Whilst seeing the fawn was the highlight of the weekend, it did have a close contender. We had been told about a bald eagle nest on one of the islands in the lake. So when the rain stopped and the sun made an appearance for a couple of hours, we seized the moment and went out in the canoe. We saw a couple of bald eagles on the mainland opposite the island last year and sure enough we found one in roughly the same spot as last year.
I could learn a thing or two about keeping vigil from this parent. It was watching the nest across the water and us stopping to photograph it did not distract it. They tend to use the same nest year after year and just add more sticks each year. Most nests are about six feet across at the top, which seems very large, but can get very crowded with two young and two adults, especially near fledging age. The wingspan of a fledgling can be six feet or more!
It was interesting to see a small bird in the same tree to the right of the nest, closer than I would expect it to be. It seemed almost snack size for a bald eagle, but both seemed unbothered by the other. The nest was very high, at the top of a tree and it was hard to see clearly, but we did get to see an occasional head or wing. We heard there were two eaglets in the nest, but whilst I thought I might have spotted two heads my husband was not convinced.
Getting a glimpse of an eaglet was quite thrilling! I would love to see the parent bring food for them, but after my failed vigil earlier in the day we didn’t have the stamina to mount a second vigil. Our hope was that perhaps an early morning canoe trip the following day would be possible, but the weather changed, the wind picked up and the lake was off limits by morning. We were so thankful we took advantage of the good weather when we did. The wind was so strong in the night that the canoe, which we left upside down on the dock, flipped over and was facing up in the morning. Fortunately the wind was in the right direction for us and didn’t flip it into the lake!
Eaglets stay in the nest for 10-12 weeks until they fledge, so hopefully we will get other occasions to see them. I am not sure how old they are right now. It was hard to see detail with our little glimpse, but they certainly were not fluffy little bundles. Eaglet feathers are brown and they start to appear at five weeks old. They are fully feathered at nine weeks. The colour of the head and tail feathers gradually changes to white over a period of five years; the pure white feathers indicating when they are sexually mature.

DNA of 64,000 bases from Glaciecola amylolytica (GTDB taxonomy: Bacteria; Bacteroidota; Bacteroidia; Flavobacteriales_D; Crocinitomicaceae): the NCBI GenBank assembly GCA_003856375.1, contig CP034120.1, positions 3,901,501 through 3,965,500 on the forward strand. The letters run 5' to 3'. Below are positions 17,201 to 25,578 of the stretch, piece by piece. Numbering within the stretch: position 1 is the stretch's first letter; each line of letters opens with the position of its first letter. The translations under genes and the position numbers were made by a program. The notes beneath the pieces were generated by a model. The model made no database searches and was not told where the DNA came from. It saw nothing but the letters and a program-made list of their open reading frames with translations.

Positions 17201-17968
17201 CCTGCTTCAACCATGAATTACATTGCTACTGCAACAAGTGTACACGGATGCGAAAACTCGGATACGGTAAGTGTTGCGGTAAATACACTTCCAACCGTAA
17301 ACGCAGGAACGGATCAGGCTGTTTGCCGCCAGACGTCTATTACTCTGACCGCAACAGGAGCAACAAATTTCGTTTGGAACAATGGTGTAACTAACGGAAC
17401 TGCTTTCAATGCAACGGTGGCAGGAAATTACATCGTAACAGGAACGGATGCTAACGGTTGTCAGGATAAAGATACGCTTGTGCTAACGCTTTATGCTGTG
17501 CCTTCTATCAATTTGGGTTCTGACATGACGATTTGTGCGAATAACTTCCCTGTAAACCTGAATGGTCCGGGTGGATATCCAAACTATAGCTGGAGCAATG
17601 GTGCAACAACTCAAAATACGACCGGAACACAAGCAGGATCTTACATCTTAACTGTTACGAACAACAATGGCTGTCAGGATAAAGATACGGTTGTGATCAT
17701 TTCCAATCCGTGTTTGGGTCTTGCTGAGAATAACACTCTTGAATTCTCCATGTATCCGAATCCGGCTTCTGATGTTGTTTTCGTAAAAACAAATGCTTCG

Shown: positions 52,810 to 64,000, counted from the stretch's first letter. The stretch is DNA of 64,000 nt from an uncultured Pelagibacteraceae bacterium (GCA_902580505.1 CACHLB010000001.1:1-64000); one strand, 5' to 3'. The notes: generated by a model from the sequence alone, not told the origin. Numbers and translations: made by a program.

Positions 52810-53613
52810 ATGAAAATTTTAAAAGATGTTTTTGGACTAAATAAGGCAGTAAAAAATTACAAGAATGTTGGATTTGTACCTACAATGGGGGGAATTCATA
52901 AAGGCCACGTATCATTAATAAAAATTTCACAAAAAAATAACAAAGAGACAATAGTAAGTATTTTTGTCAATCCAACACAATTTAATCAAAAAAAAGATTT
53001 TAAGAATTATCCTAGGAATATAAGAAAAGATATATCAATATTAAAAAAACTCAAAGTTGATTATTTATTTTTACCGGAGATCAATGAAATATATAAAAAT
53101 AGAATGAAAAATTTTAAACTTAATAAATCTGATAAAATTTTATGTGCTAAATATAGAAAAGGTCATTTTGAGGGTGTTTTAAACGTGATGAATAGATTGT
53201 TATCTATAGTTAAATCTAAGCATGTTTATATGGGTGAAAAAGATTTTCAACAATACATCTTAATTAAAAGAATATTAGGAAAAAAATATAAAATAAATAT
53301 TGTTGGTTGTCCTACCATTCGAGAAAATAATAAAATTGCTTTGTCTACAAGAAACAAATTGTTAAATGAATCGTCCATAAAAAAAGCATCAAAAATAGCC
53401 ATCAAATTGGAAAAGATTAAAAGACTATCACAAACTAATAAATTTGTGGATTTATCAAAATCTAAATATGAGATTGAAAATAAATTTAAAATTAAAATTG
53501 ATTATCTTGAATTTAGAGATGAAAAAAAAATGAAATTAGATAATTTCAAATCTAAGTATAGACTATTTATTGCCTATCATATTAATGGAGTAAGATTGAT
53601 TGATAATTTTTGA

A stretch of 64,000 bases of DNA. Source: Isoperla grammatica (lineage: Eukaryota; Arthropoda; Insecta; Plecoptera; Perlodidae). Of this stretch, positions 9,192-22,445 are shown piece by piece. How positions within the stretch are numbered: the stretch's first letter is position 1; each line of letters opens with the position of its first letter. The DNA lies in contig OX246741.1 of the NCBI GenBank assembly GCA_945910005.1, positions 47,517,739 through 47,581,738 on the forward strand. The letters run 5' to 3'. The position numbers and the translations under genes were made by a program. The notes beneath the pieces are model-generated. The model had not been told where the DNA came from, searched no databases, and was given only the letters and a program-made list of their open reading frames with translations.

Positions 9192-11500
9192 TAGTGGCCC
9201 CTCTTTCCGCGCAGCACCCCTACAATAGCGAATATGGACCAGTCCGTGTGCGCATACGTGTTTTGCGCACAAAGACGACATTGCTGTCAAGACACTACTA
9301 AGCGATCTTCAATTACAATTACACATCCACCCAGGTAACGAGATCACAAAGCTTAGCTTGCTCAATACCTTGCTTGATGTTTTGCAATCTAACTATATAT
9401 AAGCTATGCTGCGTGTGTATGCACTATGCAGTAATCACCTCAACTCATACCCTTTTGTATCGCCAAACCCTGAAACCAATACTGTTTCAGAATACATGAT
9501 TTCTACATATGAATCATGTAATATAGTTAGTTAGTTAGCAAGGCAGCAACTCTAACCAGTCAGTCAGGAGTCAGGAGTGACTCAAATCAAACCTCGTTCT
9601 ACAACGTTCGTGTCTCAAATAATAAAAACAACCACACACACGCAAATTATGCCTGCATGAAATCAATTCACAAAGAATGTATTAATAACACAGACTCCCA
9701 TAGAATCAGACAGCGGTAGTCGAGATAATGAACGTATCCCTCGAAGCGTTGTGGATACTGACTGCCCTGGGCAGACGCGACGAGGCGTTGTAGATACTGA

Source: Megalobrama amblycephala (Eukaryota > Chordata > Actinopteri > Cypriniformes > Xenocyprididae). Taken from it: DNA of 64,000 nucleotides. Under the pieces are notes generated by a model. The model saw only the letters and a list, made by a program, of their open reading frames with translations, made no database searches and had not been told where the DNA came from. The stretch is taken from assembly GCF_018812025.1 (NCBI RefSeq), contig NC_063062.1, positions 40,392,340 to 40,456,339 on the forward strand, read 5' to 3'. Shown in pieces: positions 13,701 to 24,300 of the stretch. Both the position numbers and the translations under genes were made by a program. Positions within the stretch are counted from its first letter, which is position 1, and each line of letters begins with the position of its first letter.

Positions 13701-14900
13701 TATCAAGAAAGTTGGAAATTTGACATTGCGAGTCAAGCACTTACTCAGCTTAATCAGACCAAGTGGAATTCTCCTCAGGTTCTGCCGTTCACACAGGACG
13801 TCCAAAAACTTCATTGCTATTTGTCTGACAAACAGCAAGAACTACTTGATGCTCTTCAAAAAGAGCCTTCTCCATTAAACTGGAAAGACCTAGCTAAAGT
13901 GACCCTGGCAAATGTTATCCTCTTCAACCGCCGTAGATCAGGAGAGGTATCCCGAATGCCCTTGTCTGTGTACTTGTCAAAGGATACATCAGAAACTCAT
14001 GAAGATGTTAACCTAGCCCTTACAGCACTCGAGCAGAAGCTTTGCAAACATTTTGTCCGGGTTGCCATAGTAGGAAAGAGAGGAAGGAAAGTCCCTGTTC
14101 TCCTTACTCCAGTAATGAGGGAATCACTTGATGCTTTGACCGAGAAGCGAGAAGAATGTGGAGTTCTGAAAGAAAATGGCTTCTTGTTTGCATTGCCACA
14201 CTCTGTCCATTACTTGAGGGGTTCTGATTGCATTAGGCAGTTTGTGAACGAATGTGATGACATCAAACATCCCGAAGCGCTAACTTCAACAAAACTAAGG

My guess is that the eaglet we saw is close to fledging. There is always a parent on duty looking after eaglets and the fact that the parent was not in the nest but close to the nest watching, says that the parent is getting ready for fledging. Even if they fledge soon the parents will continue to feed them for another 6 weeks and they often stay around learning from their parents for 1-2 months, so there is hope that we will see more of them yet.
We got to see some other wildlife on our way back in the canoe. Maybe not as exciting as seeing an eaglet, but it filled me with joy to see them. Seeing loons always lifts my heart and we got to see a group of three together near the bald eagle nest.
I guess they didn’t like us being so close, but we moved on and left them alone soon enough. We didn’t get to hear them call that much over the weekend. We only heard them a couple of times, but we saw them and know they were around.
Another thrilling sighting was the heron. I find it very hard to photograph the heron because they take off almost as soon as we see them. This one flew to the reeds next to the cottage and we could see it from the distance.
It was somewhat comical the way it was trying to hide. To begin with it was low, like it was crouching to hide. It them seemed concerned that we had seen it and stood tall, pretending to be a reed amongst reeds.
Finally, when we were too close, it took flight.
We have noticed an increase in the number of muskrats and saw a couple on our way back.
I think there might be a nest on the far side of our bay, because we keep seeing them swim back and forth to the same spot.
Another finding of interest, but not a picture I feel inclined to post, was finding the carcass of a deer on the other side of the bay. My husband would love the antlers, but the smell as we approached was terrible! Maybe in time, if they remain there long enough he can retrieve them, but right now he wasn’t prepared to get any closer than we did. We guess the deer fell through the ice in the winter, although we can’t be sure. I was surprised that we didn’t see turkey vultures picking over it. Maybe they already have and what is left is even too revolting for them to consider!
Given that we were expecting a working weekend and didn’t have plans for any wildlife adventures, I think we were extremely blessed to have had so many thrilling encounters. Our little slice of property continues to bring us such joy and provides such a wonderful tonic to our busy lives. Even with the wind blowing and depriving us of sleep, we still come home refreshed and restored. With all those happy memories, we can’t help but have sweet dreams!